One of the key factors in utilizing man-to-man coverages is to keep the individual defenders matched up as close as possible from an ability standpoint. It is important that coaches do not ask defenders to cover receivers whose athletic skills are much greater than their own. Not only is such a situation unreasonable, it sets the stage for disaster.
If such a mismatch occurs, the coach has the responsibility to do something to aid the defender.
The first option available to every coach is to increase pressure on the quarterback, which can be accomplished by employing games or stunts or by rushing additional defenders.
Another option is to give the defender coverage help in the way of a free safety or another teammate in double coverage.
It makes no sense for coaches to be aware of coverage mismatches and yet to do nothing about them, thereby exposing their team to the probability of big plays in the passing game.
Adjustments built into a scheme can be an important factor in dealing with mismatches.
For example, when an offensive team lines up in a slot formation, placing both wide receivers on the same side, lining up both cornerbacks to cover them creates the best match-up situation from an athletic ability point of view.
It also forces the inside corner on the slot side to learn how to play the assignment of the strong safety against the run. In addition, it causes the outside player on the other side, the safety, to have to learn to play that cornerback position.
As a result, the decision whether or not to flip the corners depends on the basic pass defense philosophy of a team. Man-to-man teams should flip their corners, but zone teams should not.
Getting pressure on the passer is, indeed, a huge factor in determining success or failure in the utilization of man coverage. Accordingly, a viable option is to use any pass defender who is not needed to cover a specific man as a pass rusher, for example a linebacker without man coverage responsibilities.
Anything that increases the chances of putting pressure on the quarterback decreases the time receivers have to get open.
Another option for a defender who does not have a specific man responsibility is to use him as a free safety. This scenario, of course, is combining the deep middle defender aspect of zone defense with man-for-man defense.
I like this option because it provides some of the same safety features as three-deep zone defenses.
A man-to-man defense with a free safety not only provides tight coverage possibilities of challenging receivers, it offers the security of a free safety to prevent a deep completions down the middle. This factor is especially important when there is a threat of poor match-ups, such as a linebacker covering a fast back or athletic tight end.
If the quarterback reads this coverage and throws deep with no free safety help, it could be a touchdown. With a safety in the middle, even if the receiver beats his man deep, the passer will not throw the ball into free safety coverage.
The other option to employ the defender without specific man coverage is to use him to double cover with another defender on a specific receiver. This option is a good choice, especially when helping linebackers cover receivers who are superior to them from an athletic standpoint.
For example, if an outside linebacker is asked to force on running plays and cover a tight end man-for-man on passing plays, this is an unrealistic set of responsibilities. If, however, he is asked to do these things but is assured double-coverage help by another defender, he has a good chance to execute at a high level.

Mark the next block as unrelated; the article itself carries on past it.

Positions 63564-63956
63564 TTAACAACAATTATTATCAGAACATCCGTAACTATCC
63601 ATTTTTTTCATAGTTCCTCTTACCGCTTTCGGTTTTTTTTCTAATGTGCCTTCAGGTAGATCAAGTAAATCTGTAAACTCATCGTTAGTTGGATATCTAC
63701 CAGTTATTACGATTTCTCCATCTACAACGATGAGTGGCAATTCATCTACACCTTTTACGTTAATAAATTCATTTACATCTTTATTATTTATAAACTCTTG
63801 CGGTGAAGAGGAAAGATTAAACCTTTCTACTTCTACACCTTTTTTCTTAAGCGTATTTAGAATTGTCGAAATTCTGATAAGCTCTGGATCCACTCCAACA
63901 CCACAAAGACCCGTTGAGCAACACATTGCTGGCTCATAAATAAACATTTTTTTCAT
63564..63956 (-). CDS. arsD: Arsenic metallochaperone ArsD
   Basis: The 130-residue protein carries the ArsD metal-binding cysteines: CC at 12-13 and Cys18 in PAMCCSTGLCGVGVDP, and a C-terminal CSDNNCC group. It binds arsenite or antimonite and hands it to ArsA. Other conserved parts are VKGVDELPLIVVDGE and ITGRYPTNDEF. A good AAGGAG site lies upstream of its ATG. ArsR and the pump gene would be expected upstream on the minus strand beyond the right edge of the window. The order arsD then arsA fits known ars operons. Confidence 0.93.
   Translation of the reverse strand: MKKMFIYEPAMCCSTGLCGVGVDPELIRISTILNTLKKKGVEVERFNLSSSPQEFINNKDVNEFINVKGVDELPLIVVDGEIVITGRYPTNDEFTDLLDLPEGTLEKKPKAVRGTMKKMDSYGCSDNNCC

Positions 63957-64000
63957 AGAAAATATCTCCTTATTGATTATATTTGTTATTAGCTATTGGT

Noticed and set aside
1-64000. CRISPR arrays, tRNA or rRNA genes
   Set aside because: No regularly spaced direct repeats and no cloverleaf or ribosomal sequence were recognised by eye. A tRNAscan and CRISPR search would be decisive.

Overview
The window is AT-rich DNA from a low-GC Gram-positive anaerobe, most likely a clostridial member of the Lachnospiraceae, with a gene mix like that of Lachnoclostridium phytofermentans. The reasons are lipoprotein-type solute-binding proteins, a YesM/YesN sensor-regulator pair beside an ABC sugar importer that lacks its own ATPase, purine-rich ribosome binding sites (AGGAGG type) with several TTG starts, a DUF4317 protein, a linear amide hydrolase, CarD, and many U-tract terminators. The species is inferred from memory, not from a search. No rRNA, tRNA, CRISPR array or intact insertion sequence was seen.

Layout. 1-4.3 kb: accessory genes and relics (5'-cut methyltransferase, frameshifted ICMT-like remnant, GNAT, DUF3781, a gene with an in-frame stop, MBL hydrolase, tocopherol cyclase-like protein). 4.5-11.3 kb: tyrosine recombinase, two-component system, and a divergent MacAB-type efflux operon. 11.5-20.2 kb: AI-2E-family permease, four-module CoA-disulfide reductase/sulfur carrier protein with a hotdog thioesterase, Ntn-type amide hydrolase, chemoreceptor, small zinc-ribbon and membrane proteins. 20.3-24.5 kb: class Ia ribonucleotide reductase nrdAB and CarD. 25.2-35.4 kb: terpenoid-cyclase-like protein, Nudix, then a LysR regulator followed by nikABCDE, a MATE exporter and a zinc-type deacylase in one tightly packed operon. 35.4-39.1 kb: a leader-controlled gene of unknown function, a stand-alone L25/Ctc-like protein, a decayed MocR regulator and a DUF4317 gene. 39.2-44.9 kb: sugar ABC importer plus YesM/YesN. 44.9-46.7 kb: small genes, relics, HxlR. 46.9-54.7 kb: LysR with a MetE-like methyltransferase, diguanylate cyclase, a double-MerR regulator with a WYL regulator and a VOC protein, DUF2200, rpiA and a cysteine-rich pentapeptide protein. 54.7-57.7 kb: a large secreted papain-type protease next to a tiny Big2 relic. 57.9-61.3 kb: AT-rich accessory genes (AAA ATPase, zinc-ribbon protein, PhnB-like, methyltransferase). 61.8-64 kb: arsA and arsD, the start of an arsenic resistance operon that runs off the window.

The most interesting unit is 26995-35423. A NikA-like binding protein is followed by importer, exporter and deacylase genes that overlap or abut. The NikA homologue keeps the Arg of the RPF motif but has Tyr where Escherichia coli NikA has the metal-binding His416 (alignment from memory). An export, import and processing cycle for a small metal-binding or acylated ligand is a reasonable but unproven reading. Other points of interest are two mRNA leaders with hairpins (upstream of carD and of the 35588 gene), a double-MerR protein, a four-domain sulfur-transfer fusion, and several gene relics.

Another option is to use freed-up defenders to zone off areas of the field or to play a specific short zone in a man coverage. The underlying theory of this strategy is that the zone defender is available to help should a receiver get away from the man covering him. This approach is good in theory but the practicality of it is questionable.
In order for a man-to-man defender to feel that he can count on help, he has to know that it is there, it is constant and that he can count on it.
If this is the case, the man defender can adjust his alignment and modify his techniques accordingly. If, however, the man who is being counted on for help is forced to cover another receiver or misreads the quarterback or pattern, the potential for a big offensive play is great.
Erroneously believing that possible help on a receiver will be provided by another defender is worse than no help at all. Even a defender who is overmatched in man coverage will put all his efforts into the personal challenge the type of coverage demands – if he knows he is alone.
As a coach, mix and match all three elements to help your defenders in man coverage.
Play with a free safety to put someone in center field, someone available to both help and be there for a potential interception on overthrows.
Rush with additional linebackers to pressure the quarterback into mistakes. Combining this with change-ups that involve doubling specific receivers with freed-up cover defenders is the proper blend of variations.
I do not like the option of zoning off the defender who is free in man coverage. The uncertainties of this type of coverage make it high risk, and by using it, the defensive team compromises its margins.
Leonard Frank “Fritz” Shurmur served as the head football coach at the University of Wyoming from 1971-74 and was an assistant coach in the NFL with the Detroit Lions, New England Patriots, Los Angeles Rams, Phoenix Cardinals and Green Bay Packers. Sherman was the defensive coordinator for the Packers team that won Super Bowl XXXI.